43. 43. while (<FILE>) { my ($code, $name, $desc) = split; my $new_obj = $objs->create({ code => $code, name => $name, desc => $desc, }); print 'New object id: ', $new_obj->id, “ ”; }
  44. 44. <ul><li>Complex searching
  45. 45. Prefetching data
  46. 46. Many-to-many relationships
  47. 47. Database migrations
  48. 48. Replicated databases </li></ul>
  49. 49. http://dbix-class.org/
  50. 50. Moose
  51. 51. The Modern Object System for Perl 5
  52. 52. Perl 5's standard OO system looks a bit bolted on
  53. 53. (That's because it was bolted on)
  54. 54. Moose hides all that nastiness
  55. 55. Pretty syntactic sugar
  56. 56. Declarative syntax for attributes
  57. 57. package Debt; use Moose; has name => (isa => 'Str', is => 'rw', required => 1); has amount => (isa => 'Num', is => 'rw', required => 1); has date => (isa => 'DateTime', is => 'rw');
  58. 58. #!/usr/bin/perl use 5.010; use strict; use warnings; use Debt; my $debt = Debt->new({ name => 'Joe Random', amount => 100, }); say $debt->name, ' owes £', $debt->amount; # Add interest $debt->amount($debt->amount * 1.1); say $debt->name, ' owes £', $debt->amount;
  59. 59. use DateTime; # Set due date $debt->date(DateTime->now->add(days => 28)); say $debt->date; # Easier to read say $debt->date->strftime('%A %d %B %Y');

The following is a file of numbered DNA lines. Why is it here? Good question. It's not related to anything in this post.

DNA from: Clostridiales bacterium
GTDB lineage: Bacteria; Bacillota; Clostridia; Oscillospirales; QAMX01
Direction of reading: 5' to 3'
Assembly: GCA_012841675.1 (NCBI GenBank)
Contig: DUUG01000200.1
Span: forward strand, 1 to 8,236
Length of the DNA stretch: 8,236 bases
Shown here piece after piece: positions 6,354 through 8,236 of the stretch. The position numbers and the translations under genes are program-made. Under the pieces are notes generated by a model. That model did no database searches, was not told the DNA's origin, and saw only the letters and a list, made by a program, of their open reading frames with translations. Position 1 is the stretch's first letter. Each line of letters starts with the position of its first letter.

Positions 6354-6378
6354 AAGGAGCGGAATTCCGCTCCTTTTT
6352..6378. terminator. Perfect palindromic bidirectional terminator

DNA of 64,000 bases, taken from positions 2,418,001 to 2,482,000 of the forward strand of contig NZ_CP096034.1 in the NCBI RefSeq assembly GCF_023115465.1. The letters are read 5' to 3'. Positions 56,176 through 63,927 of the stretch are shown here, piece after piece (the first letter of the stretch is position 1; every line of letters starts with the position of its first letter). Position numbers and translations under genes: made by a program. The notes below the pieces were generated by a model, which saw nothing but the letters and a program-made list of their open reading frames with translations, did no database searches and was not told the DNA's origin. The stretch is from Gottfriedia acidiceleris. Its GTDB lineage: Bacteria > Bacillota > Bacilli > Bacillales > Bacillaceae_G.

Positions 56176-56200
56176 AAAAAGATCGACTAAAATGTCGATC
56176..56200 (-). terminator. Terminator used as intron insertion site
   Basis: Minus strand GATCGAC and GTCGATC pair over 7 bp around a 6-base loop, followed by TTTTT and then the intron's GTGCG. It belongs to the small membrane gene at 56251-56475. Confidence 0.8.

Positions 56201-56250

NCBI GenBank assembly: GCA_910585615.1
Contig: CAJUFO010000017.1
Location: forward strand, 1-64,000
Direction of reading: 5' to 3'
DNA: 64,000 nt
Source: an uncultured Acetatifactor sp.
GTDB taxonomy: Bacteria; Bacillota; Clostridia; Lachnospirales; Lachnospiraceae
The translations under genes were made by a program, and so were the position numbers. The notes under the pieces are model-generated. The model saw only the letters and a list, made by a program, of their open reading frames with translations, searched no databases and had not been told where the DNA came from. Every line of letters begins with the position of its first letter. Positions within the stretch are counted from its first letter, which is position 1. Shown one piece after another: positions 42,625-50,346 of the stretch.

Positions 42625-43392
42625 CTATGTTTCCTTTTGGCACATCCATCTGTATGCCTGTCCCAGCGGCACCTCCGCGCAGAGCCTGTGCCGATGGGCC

60. 60. <ul><li>More attribute features </li><ul><li>Lazy build
  61. 61. Delegation
  62. 62. Defaults
  63. 63. Triggers </li></ul><li>Roles/Traits </li><ul><li>Like mixins or interfaces </li></ul></ul>
  64. 64. MooseX::*
  65. 65. MooSex::*
  66. 66. MooseX::*
  67. 67. http://moose.perl.org/
  68. 68. MVC
  69. 69. Catalyst
  70. 70. Builds on existing tools
  71. 71. Model is DBIx::Class
  72. 72. View is Template Toolkit
  73. 73. (These are just defaults)
  74. 74. Easy to get application framework running
  75. 75. $ catalyst.pl MyApp created &quot;MyApp&quot; created &quot;MyApp/script&quot; created &quot;MyApp/lib&quot; created &quot;MyApp/root&quot; created &quot;MyApp/root/static&quot; created &quot;MyApp/root/static/images&quot; created &quot;MyApp/t&quot; [ ... ] created &quot;MyApp/Makefile.PL&quot; created &quot;MyApp/script/myapp_cgi.pl&quot; created &quot;MyApp/script/myapp_fastcgi.pl&quot; created &quot;MyApp/script/myapp_server.pl&quot; created &quot;MyApp/script/myapp_test.pl&quot; created &quot;MyApp/script/myapp_create.pl&quot; Change to application directory and Run &quot;perl Makefile.PL&quot; to make sure your install is complete